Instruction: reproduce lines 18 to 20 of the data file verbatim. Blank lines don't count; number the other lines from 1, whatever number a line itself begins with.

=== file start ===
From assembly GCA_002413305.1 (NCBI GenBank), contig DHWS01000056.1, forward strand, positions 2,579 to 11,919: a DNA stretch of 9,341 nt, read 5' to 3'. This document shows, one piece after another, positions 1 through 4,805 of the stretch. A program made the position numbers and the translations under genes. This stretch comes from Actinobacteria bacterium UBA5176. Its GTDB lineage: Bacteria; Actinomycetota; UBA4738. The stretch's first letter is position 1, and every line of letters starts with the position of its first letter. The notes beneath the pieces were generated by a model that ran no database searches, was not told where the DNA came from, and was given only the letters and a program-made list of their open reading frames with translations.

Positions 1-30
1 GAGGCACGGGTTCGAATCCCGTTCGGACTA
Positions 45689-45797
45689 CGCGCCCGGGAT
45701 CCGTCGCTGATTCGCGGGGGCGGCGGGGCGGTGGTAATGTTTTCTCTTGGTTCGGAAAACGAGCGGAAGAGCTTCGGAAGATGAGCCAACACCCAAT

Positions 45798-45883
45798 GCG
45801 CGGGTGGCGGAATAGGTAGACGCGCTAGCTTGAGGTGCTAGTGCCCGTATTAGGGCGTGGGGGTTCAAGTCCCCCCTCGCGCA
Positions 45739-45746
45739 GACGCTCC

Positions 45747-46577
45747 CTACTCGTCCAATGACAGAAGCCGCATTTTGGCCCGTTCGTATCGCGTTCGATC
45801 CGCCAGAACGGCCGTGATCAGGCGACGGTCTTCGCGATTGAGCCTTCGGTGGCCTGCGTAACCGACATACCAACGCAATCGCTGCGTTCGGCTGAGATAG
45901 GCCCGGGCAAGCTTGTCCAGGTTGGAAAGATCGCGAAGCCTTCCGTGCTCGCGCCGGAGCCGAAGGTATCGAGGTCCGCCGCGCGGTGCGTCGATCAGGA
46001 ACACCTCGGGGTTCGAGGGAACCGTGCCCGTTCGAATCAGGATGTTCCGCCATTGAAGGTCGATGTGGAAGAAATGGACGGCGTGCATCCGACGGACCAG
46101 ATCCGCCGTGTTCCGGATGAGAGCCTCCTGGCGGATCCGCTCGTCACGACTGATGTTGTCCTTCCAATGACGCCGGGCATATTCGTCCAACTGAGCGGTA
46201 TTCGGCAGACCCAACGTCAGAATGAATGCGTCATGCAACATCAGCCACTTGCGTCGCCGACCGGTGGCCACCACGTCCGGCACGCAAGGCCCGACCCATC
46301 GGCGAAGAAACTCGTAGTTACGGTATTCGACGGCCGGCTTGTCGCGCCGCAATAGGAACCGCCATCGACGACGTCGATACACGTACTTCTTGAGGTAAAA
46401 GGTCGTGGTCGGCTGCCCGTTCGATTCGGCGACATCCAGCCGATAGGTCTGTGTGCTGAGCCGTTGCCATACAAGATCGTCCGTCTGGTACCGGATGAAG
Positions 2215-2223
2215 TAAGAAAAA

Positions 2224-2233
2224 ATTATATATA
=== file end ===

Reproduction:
46201 TTCGGCAGACCCAACGTCAGAATGAATGCGTCATGCAACATCAGCCACTTGCGTCGCCGACCGGTGGCCACCACGTCCGGCACGCAAGGCCCGACCCATC
46301 GGCGAAGAAACTCGTAGTTACGGTATTCGACGGCCGGCTTGTCGCGCCGCAATAGGAACCGCCATCGACGACGTCGATACACGTACTTCTTGAGGTAAAA
46401 GGTCGTGGTCGGCTGCCCGTTCGATTCGGCGACATCCAGCCGATAGGTCTGTGTGCTGAGCCGTTGCCATACAAGATCGTCCGTCTGGTACCGGATGAAG